Don’t Get Pinched by a Vaccination Scam
Crooks are once again looking to cash-in on the coronavirus pandemic. Depending on where you live, the path to receiving a COVID-19 vaccine isn’t a straight one. For some, it’s challenging to figure out how, when, and where to get a shot. The lack of national uniformity in vaccine distribution creates a ripe environment for scams.
What Is a COVID-19 Vaccination Scam?
Fraudsters are making false promises about COVID-19 vaccine distribution. Scammers convince unsuspecting victims to share private information or make a payment in exchange for an alleged vaccination appointment, early access to the vaccine, or even a guarantee to receive a specific vaccine.
Here are four red flags that a scammer is attempting to make money by spreading false information about COVID-19 vaccine distribution:
Red Flag #1: You’re required to pay to get on a vaccine distribution list.
Fraudsters will claim you need to pay to reserve a spot to receive the vaccine. Or, they may urge you to pay an extra fee to jump ahead of others already on the list. Crooks hope you’re unaware that there’s no cost to schedule a vaccine appointment.
The federal government is providing the vaccine free of charge to anyone living in the United States. You cannot pay to move to the top of the list.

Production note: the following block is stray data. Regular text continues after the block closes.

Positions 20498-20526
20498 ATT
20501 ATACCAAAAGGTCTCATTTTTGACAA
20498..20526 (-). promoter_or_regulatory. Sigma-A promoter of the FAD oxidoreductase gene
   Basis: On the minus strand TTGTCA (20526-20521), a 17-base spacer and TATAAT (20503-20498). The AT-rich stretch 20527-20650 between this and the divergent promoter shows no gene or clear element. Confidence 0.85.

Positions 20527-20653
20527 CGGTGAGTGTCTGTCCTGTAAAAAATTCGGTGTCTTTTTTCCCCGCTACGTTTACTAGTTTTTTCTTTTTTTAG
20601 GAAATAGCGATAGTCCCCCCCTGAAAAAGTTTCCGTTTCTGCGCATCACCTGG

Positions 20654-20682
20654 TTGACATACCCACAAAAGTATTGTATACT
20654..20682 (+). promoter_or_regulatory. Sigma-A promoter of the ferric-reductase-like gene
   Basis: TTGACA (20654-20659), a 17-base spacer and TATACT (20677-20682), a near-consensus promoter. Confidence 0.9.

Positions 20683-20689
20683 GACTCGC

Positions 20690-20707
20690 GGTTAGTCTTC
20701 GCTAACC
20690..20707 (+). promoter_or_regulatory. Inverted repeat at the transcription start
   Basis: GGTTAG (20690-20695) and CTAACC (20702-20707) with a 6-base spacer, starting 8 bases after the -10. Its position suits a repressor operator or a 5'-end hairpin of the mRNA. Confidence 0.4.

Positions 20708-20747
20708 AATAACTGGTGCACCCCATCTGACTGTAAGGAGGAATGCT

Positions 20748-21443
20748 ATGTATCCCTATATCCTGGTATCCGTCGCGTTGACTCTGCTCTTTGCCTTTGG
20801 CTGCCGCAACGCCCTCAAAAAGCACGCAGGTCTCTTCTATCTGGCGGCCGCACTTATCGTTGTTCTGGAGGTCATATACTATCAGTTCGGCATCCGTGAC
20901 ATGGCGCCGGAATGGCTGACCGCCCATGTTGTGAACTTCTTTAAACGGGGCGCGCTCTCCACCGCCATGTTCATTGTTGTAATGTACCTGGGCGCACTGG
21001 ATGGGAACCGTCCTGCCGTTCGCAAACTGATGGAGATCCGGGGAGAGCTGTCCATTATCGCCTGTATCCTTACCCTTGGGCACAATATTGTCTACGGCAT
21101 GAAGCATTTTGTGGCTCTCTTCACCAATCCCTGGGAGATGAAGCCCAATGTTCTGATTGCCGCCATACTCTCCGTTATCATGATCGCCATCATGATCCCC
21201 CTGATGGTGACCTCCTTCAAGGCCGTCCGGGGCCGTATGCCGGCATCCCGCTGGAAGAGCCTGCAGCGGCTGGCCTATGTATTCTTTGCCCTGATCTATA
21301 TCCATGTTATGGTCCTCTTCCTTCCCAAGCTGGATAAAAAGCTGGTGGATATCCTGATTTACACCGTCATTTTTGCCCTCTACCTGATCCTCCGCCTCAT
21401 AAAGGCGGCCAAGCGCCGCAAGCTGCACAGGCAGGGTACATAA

Red Flag #2: You receive an unsolicited call, text, or email from someone claiming they need to confirm your vaccine appointment.
What typically follows is a request for private data, such as your bank account number or credit card details. This information is not needed to schedule or confirm an appointment.
Red Flag #3: An ad in your social media feed claims you can skip the waitlist and buy the vaccine online.
You can receive the FDA-authorized vaccines only through federal and state-approved locations. This means that you cannot legally or safely buy them online, in-store, or from any retailer.
Red Flag #4: Someone is asking for payment before you can receive the COVID-19 vaccine.
Scammers will claim you must pay for the vaccine if you do not have health insurance. This is false. The COVID-19 vaccine is free regardless of immigration or health insurance status.
How to Protect Yourself from Vaccination Scams
- Contact your health care provider or local health department (VDH COVID Vaccine response) to learn about COVID-19 vaccine distribution in your area. You can also use VaccineFinder to locate U.S. clinics and pharmacies that offer the FDA-authorized vaccines.
- Confirm any unexpected text messages or emails you receive regarding your appointment. Call the vaccination provider directly to make sure the message originated from their offices. Avoid clicking on any links or calling the phone numbers listed in the communication. Such links and phone numbers could be direct lines to scammers.
If you suspect a COVID-19 vaccine scam, report it to the Federal Trade Commission at ReportFraud.ftc.gov.
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